Tomorrow (Wednesday) I will be getting a Lumbar Puncture, and I’m a bit afraid. But not as afraid as I am for THURSDAY.
Thursday is the day I have been dreading ever since I read “Death Be No Proud” when I was about 12 years old. A girl never forgets her first Spinal Tap.
DBNP was a memoir by John Gunther, writing about his son’s brain tumor and death at age 17. I remember it was a very tough read, but the most daunting chapter was the Spinal Tap.
Things have improved dramatically since 1949, when (as one of my doctors joked) they used to do Spinal Taps with a can opener.
But I’m terrified. I’m terrified of the procedure, and I’m terrified of the Lumbar Puncture on Wed. I watched Gerry get both of them 12 years ago in his initial diagnosis up in St. Paul (at St. Paul Radiology, same folks who are doing MINE) and I saw how much the pain impacted him for DAYS after.
I also saw Gerry get second (and third and fourth) of each procedure at the Mayo, and how he barely felt anything because they choose to sedate for these procedures.
Since my admission to HealthEast/St. Johns I’d been ASSURED by the doctors I met that I could have both procedures done with very strong anesthetic. This has been a bit of a fight, and it’s clear that NO ONE is happy with me, but tomorrow I’ll be doing to a different facility within HeathEast to get the Spinal done on Thursday.
Tomorrow I’m back at Ol’ St. John’s for the Lumbar Puncture, terrified.
Bone pain is a scary thing for me. I have a hard time when anyone does anything to my TEETH (outside bones, per Kimmy Schmidt) and sometimes dentist visits have to be broken into TWO visits because – pain.
If I sound scattered, confused, I am. It seems that NO ONE can clearly tell me what is a Spinal vs. a Lumbar Puncture vs. A Blood Patch, but I’m getting all three of them, over the next two days, and I wish I could be anywhere but here.
I’ll be visualizing the loveliest, longest, most beautiful warm-evening bike ride ever. Or maybe a magical Winter evening ride, around the lake, with all my skin covered and twinkling lights strewn over my bike.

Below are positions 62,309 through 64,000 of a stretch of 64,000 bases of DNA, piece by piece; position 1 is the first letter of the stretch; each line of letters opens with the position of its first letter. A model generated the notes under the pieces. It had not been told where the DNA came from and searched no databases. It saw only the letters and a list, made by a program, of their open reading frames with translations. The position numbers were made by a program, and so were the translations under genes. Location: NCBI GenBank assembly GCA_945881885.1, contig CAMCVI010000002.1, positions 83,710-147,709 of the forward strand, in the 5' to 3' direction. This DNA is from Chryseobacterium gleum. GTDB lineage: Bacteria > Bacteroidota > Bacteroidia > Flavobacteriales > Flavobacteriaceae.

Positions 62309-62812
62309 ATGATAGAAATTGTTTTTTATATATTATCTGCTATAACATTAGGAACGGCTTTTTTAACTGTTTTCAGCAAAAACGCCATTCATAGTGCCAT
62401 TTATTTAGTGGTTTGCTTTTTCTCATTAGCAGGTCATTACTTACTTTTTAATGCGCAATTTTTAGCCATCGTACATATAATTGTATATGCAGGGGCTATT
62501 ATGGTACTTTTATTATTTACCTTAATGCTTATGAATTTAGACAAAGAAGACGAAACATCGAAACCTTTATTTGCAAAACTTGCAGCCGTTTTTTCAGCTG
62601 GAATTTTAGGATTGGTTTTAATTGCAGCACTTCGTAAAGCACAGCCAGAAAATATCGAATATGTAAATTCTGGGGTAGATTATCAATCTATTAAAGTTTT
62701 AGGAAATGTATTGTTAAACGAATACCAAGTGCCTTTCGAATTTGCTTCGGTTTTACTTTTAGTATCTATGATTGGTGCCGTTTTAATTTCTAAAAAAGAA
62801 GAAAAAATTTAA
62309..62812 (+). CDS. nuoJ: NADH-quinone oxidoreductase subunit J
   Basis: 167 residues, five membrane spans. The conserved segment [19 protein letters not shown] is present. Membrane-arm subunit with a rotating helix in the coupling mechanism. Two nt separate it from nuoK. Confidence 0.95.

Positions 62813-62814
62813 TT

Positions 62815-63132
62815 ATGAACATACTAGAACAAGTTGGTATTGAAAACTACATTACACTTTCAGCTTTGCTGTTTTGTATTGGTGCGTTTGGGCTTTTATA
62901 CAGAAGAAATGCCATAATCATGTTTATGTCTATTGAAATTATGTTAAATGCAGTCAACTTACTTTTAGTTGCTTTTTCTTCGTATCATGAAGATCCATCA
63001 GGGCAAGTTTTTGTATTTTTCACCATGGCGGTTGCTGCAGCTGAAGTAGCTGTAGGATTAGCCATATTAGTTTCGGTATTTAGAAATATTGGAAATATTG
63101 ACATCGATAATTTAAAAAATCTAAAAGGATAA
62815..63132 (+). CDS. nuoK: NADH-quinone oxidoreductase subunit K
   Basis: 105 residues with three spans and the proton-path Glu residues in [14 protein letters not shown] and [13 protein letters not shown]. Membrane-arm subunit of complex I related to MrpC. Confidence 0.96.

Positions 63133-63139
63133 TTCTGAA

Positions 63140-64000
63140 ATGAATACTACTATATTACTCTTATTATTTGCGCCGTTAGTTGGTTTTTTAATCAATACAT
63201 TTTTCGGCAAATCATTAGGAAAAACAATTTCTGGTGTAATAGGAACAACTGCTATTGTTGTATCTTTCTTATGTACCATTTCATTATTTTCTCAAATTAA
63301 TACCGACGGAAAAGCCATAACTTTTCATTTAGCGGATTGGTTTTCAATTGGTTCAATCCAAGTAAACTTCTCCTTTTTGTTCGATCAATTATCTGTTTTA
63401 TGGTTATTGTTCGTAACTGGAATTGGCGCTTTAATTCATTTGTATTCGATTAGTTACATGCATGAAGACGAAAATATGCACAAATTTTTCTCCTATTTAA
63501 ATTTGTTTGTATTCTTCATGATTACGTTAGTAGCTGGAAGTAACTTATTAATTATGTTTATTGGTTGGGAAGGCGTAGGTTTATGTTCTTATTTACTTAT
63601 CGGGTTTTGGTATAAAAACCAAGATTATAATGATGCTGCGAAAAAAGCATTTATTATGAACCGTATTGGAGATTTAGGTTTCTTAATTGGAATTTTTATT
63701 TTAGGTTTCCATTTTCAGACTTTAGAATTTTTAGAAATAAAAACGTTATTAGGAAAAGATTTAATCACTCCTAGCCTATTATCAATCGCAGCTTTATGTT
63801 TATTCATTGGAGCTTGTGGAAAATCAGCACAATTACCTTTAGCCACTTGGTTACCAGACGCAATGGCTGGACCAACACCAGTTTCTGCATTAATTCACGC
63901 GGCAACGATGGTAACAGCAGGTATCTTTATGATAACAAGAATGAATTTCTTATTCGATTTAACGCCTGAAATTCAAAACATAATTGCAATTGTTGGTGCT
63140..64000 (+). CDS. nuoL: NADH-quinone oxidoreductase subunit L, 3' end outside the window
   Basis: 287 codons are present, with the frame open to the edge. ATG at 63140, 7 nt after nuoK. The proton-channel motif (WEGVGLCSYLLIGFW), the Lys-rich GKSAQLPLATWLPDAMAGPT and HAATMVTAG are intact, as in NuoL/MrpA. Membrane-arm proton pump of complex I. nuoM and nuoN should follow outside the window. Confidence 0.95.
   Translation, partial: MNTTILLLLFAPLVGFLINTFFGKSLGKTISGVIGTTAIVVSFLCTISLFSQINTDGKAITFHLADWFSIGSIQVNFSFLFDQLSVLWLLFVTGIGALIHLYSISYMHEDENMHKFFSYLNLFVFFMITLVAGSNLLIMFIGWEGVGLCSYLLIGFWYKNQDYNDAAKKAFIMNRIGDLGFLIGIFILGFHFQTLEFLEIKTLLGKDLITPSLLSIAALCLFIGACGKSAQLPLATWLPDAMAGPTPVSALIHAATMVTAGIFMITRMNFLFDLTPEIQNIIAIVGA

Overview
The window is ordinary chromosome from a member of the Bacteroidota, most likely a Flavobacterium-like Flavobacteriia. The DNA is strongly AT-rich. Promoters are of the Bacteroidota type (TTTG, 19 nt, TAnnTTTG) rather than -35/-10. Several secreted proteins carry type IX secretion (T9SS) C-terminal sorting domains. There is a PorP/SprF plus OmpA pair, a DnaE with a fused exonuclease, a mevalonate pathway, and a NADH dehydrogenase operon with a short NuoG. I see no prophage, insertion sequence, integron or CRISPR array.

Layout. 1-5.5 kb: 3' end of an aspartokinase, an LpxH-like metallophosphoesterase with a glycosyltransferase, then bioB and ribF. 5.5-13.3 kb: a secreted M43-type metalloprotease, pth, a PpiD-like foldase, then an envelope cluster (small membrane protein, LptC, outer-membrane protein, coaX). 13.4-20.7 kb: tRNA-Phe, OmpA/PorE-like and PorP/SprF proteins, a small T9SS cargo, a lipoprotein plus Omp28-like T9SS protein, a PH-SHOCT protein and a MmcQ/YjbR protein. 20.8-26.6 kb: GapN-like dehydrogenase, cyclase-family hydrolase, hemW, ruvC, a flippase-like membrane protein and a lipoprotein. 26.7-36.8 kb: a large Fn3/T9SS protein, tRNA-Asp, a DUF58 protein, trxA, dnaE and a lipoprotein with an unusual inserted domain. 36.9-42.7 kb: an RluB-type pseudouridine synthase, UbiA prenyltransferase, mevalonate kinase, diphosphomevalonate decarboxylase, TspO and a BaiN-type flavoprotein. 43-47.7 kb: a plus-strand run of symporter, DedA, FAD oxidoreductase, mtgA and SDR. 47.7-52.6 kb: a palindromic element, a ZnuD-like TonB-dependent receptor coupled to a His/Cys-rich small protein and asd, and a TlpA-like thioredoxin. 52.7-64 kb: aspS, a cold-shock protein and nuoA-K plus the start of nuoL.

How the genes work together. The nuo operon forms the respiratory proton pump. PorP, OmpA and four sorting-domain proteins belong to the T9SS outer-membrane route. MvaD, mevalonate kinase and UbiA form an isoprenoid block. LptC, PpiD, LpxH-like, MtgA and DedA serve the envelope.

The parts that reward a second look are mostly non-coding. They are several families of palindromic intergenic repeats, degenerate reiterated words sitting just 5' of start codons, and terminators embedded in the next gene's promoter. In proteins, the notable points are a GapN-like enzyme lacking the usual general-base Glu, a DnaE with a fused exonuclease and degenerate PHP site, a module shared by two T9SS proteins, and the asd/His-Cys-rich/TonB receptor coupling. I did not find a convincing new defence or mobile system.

From the moment someone said, “Cancer.” I knew that these would be the scary days. Damn I’m scared.
13 thoughts on “Scary Days On The Horizon”
If only everyone who cared about you could take on a tiny bit of this pain-to-come, you’d be 100% pain free. I wish we could.
Seriously. Get on that!
I’ll take some of it.
I love you.
We are all surrounding you with a warm, fuzzy, wildly colored blanket of love, Annie. Being scared is *totally* acceptable and expected. Huge gentle hugs…..think your favorite ice cream!
In my experience, a lumbar puncture and spinal tap are the same thing. Blood patch is so that you hopefully won’t get the dreaded “spinal headache” after it’s over. I’m sure that they’ll strongly suggest that you lie still for a number of hours after the procedure in order to avoid said headache, which, I’ve been told, can be worse than the actual procedure.
In order to get my MS Dx, I was given a lumbar puncture. I thought it would be sorta like an epidural, two of which I had had during both childbirths, but it’s the opposite. Epidurals are pushing drugs IN to your body, and “spinal taps” are the reverse (pulling fluid out).
I luckily had no ill after effects, and I’m wishing the same for you.
NO ONE gets to be irritated with you for wanting no pain.
I feel 100% the same. You could always offer to stay awake but craddle the balls of the administering doc in your hand and adjust the pressure commensurate with pain level experienced. heheheheheheh.
I love this so much, especially since it’s only been my MALE docs who seem to have an issue with my pain fears.
I will be thinking of you today and going forward. Your openness and candor throughout this difficult time has been encouraging to me as I embark on my own, comparatively irrelevant, journey with papillary thyroid cancer.
OMG! That the phrase, “…as I embark on my own journey with papillary thyroid cancer.” could EVER be thought of as irrelevant is mind boggling. Best of luck to you, sweetie!
I’m with you! I hate pain and I hate needles, both of which I have had to deal with frequently. All I can say is “bring on the drugs!” I insisted on Valium during the times when they wanted me awake.. I hope this week passes quickly for you.
Thinking of you and sending the good juju. I had chemo via lumbar puncture 6 times during my bout with lymphoma (same type as you). Creepy. As. Hell. But, then … everything about cancer is creepy. (As you already well know.) Endure, Annie. Endure. XO
“Creepy” cannot begin to describe that! Sending love to you!